While I was overseas I decided it was finally time to pursue this freedom lifestyle I so deeply craved. I enjoyed the fixed-term buzz, but I thought 6-12 month fixed-term contracts were too long and made me feel locked in and restrictive, which is what permanent employment did to me too. Funnily enough, I panicked once I got home thinking I was going to run out of money so I took a 12-month contract thinking I could take a bit more time, but it was a big mistake. It wasn’t the right role and it wasn’t right for me. I didn’t have flexibility or freedom and I knew I wasn’t in alignment with what was really important to me.

I left that role and took a 6-month contract and decided it was time to start transitioning. I had to stop procrastinating and just start doing what I wanted to do. So I negotiated the contract for 6 months at 4 days a week (heaven!). Again, I worked out my budget to make it work. Then the test came about 5 and a half months in. The contract was coming to an end, they still needed me but was I going to be scared and stay on? Or transition further?

I extended for 3 months with the clear statement that 30 June I was no longer an employee. My goal was to be self-employed by 1 July. Non-negotiable. It went like this: first month, normal 4 days a week. The second month, away on holiday in Bali for 3 weeks. The third month, 3 days a week and picked up my first client outside of the contract.

End of June. It was done. Two years of thinking about doing this, it was finally here. Friday, 29 June was the last day I was paid as an employee. On Monday, 2 July I was officially self-employed and able to build the life of freedom I so deeply crave.

Now, with being self-employed comes a lot of other factors you have to think about, particularly, you now have to find your own work, you don’t get a secure salary every fortnight/month, and how to do your own taxes (don’t! get an accountant).

All of those things can be stressful and scary – but do you know what the most magical part about all of it is? The good things to think about, not the scary things?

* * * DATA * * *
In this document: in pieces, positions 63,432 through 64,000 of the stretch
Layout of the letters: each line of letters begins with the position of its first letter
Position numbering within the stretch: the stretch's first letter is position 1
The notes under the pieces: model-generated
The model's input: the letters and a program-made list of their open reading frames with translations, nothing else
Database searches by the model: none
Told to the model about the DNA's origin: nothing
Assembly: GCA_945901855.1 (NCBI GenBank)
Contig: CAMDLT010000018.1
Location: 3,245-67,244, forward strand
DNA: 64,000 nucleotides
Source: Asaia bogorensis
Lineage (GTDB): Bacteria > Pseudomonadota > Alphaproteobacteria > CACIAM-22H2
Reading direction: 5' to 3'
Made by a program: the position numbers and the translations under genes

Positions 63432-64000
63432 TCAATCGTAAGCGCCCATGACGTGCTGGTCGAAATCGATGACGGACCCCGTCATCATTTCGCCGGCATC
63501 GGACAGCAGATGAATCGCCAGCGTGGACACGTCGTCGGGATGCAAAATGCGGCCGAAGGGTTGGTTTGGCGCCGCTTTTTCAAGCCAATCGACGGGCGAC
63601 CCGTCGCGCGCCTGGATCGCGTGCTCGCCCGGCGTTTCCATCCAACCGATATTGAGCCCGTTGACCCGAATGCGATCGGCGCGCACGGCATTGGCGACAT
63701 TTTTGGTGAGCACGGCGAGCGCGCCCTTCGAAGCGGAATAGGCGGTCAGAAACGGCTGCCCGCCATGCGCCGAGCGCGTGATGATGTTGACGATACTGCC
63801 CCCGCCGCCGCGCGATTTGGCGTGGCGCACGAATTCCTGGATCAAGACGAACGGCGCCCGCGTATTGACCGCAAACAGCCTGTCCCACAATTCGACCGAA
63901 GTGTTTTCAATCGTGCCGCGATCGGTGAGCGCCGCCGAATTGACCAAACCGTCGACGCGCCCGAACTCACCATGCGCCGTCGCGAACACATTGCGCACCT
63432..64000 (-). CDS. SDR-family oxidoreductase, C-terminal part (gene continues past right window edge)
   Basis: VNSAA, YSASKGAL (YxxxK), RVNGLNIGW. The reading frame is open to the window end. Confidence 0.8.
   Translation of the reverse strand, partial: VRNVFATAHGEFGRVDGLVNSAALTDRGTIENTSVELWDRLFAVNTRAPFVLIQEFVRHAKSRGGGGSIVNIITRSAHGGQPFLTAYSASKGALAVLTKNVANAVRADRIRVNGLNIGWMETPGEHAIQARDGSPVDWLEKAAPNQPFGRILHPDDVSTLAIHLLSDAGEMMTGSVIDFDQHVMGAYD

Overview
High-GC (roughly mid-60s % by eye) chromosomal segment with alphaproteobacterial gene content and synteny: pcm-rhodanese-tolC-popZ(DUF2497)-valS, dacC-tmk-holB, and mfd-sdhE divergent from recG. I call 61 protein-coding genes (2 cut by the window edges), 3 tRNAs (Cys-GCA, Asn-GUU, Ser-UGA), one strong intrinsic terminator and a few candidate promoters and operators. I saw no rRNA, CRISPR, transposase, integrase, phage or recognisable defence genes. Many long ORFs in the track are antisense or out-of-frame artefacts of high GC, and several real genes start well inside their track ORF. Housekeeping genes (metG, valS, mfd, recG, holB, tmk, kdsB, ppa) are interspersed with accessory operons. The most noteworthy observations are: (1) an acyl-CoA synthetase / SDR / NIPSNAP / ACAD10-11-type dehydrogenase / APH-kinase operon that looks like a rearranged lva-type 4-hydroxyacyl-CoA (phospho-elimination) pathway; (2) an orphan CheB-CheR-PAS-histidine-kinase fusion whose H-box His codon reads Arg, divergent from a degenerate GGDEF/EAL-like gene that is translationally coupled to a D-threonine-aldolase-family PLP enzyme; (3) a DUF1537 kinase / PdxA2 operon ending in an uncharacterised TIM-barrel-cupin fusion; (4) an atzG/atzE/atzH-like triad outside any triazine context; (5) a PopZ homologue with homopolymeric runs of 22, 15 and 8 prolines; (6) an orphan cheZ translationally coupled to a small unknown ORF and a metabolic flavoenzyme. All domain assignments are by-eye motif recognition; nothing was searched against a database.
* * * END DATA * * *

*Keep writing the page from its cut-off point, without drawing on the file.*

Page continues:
I can choose who I work with and the work that I do.

I can choose how much work I take on and how I structure it week to week. Some weeks I might work full-time (or more), other weeks I might only work 20 hours a week. I get to choose that.

I can plan my work around my life, the life I WANT to live, not plan my life around the 40 hours a week I need to be in an office or around the work I think I should be doing.

I know that being self-employed will be tough at times and there will be ups and downs, but if I always come back to WHY I’m doing it and why it’s important TO ME, it will always work out. It will always work in my favour if that’s the outlook I choose to have on it.

Follow your goal, vision or dream

How can you start the transition? Live a little lighter and save a safety net, try new things/projects to help you find your passion, decide if your job is right for you or if you need to find something else, talk to your boss about possibly working part-time.

Do something.


Over the next few weeks, I’ll be writing posts about the steps I took to transition into self-employment. I’ll cover:

  • how I prepared myself mentally and professionally for the change
  • my budgeting tips – how I manage my money, what I save, what I buy
  • how you can start a conversation with your boss about transitioning
  • how you can create space within your life to start making the changes you want

Keep an eye out! They’ll be out soon!

If you’re interested in learning more about intentional living and minimalism (which is how I got to where I am) you can sign up for my TashTastic Letter where I talk about building a fantastic life and how you can too!

– TashTasticNZ –